May 2009

From the President
Take 5
Cover Story
Extending EDUCATION
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An ounce of prevention
Patent power
Butterfly dreams
Closeups
Colley CAN
Paying it forward
Around the Arch
Best of show
UGA and CDC partner to fight disease
Musical treasure hunt leads to a gem
Grammy winner!
Ad research again at top of field
Landscape architecture leads the field
Blast from the past
More honors for Faust
UGA gets its first Howard Hughes award
Terry among top in licensing exams
Yoculan’s last bow
Age is just a number
Equestrian wins again
Athletics funding bolsters academics
Let it snow
UGA honors Dooley
Warnell School gets $6.7 million to study Appalachians
Students get Udall, Goldwater scholarships
“All Pro Dad” program extends to UGA
Watching history unfold
President Emeritus Henry King Stanford dies
Going Green—Sustainapalooza
Going Green—Recyclemainia
Going Green—Recycle to win
Going Green—Clean and green
Going Green—Sustainable recreation
Hold the phone!
UGA gets $8.3 million boost for stem cell research
Uga leaves his “papers” to UGA
Alumni News & Events
2009 Alumni Award Recipients
Letter from the UGA Alumni Association Board President
Alumni chapters
Alumni Profiles
On Broadway
Reviving the craft
Lights, camera, action!
Class Notes
Class Notes
Grad Notes
Obituaries
Class Notes Extras
A bulldog’s view of the inauguration
Alumnus, former GM editor, recovers from war injuries
Dancing with the (Athens) stars
Where are they now?
Why I give
Back Page
Arvin Scott

Where are they now?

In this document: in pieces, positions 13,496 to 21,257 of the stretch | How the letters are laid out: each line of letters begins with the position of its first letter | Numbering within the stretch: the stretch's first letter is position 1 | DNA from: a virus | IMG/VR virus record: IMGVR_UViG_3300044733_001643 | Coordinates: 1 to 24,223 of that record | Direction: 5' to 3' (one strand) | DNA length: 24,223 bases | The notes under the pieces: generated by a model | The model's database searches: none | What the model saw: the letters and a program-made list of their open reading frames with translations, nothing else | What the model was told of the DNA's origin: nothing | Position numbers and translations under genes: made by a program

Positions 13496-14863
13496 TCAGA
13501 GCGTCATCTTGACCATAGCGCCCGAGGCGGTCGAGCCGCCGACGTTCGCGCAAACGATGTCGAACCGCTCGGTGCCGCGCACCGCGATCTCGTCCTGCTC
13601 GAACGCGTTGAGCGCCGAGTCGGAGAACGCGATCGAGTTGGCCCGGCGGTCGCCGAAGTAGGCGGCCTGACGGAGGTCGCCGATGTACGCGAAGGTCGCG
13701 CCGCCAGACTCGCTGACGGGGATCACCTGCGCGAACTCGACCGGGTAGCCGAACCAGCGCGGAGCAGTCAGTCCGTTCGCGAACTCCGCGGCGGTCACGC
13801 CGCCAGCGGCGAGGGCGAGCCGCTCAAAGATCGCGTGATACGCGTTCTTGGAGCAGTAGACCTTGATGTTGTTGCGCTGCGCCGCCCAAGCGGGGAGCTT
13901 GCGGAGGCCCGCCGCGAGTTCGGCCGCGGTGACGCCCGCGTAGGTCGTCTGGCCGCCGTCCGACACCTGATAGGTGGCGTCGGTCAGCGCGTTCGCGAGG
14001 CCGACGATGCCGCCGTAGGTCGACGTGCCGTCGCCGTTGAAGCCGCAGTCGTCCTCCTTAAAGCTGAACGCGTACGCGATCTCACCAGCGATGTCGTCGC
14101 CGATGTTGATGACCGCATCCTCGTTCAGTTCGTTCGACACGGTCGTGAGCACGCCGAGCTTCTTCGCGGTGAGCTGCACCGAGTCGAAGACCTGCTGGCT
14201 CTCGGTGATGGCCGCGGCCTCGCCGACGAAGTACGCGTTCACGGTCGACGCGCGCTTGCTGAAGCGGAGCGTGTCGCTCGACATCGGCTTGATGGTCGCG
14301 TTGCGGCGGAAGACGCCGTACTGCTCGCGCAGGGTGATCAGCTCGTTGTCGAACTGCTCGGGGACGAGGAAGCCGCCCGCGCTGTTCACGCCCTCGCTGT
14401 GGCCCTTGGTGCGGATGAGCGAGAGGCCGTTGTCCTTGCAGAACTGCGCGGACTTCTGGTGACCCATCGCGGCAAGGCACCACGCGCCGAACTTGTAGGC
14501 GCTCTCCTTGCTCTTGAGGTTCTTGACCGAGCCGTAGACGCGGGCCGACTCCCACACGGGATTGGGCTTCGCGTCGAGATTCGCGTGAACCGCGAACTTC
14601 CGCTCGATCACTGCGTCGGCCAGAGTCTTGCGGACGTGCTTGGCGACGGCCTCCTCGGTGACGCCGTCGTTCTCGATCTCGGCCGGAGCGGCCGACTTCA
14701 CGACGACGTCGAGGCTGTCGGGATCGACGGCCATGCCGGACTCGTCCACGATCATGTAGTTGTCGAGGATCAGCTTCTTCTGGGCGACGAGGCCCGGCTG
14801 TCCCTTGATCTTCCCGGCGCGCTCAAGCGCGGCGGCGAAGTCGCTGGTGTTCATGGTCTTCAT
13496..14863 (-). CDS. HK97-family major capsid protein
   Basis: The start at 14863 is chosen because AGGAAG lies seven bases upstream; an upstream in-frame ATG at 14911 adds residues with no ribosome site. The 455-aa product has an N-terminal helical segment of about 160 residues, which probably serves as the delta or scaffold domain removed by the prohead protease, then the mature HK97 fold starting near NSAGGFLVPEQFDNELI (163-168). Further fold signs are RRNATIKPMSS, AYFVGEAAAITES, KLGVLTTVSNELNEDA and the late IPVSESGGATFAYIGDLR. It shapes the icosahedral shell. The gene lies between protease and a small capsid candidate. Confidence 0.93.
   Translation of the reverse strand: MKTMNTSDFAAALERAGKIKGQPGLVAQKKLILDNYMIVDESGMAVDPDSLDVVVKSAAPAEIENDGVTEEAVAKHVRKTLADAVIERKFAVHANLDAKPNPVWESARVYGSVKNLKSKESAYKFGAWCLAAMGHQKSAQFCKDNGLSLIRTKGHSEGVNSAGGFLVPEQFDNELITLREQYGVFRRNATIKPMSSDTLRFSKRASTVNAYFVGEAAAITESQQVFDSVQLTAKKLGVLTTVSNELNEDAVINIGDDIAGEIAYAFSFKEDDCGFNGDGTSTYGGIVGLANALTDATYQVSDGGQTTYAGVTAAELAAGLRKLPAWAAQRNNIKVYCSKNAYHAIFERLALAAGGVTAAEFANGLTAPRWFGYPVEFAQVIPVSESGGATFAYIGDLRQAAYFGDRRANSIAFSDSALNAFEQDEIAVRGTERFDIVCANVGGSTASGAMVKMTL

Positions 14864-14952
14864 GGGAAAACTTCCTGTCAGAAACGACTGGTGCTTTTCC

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As a UGA student in the 1990s, Rob Sutherland studied biology, earning his bachelor’s and master’s degrees at the same time. He went on to Oxford University as a 1996 Rhodes Scholar, studying molecular ecology.

Rob Sutherland

Photo by Andrew Davis Tucker

Today, Sutherland tends shop at Good Dirt, the Athens pottery studio he owns with his wife Kim.

“Firing the kiln is like doing an experiment,” he says. “You’ve got things you can control and you try to understand the system to produce the best results you can. Having a science background and being able to understand the chemistry really helps. I think potters without any higher education at all would have trouble. I can tinker and figure out what the problem is or why something isn’t working.”

It was after his time in England, where he earned a Ph.D., that he realized he did not want to be a scientist.

“I landed in a lab, and that’s probably what ruined me on science,” he says. “I didn’t love it enough to put up with the day in, day out of transferring liquids from one tube to another and waiting for results. I stuck with it, but by the time I was done with [the program], I just didn’t want to do that kind of work anymore.”

While at UGA, ecology professor Jim Porter (second from left) referred to Sutherland as his best student in 25 years. Eugene Odum (at left), the “father of modern ecology,” and President Knapp also offered Sutherland congratulations on winning the Rhodes scholarship. Special photo

While at UGA, ecology professor Jim Porter (second from left) referred to Sutherland as his best student in 25 years. Eugene Odum (at left), the “father of modern ecology,” and President Knapp also offered Sutherland congratulations on winning the Rhodes scholarship.

After a short stint teaching science and math at an Arizona school, he and Kim returned to Athens. They took a class at Good Dirt and Sutherland realized his creativity. He knew he wouldn’t be returning to science.

He bought the studio in 2004 and began a new career path. He teaches classes and cares for his 6-year-old son Rowan.

“It’s kind of weird when your business stems from your hobby,” he says. “I still enjoy what I’m doing, but now I can make money doing it. We’re not getting rich, but we’re not struggling, and I love what I’m doing.”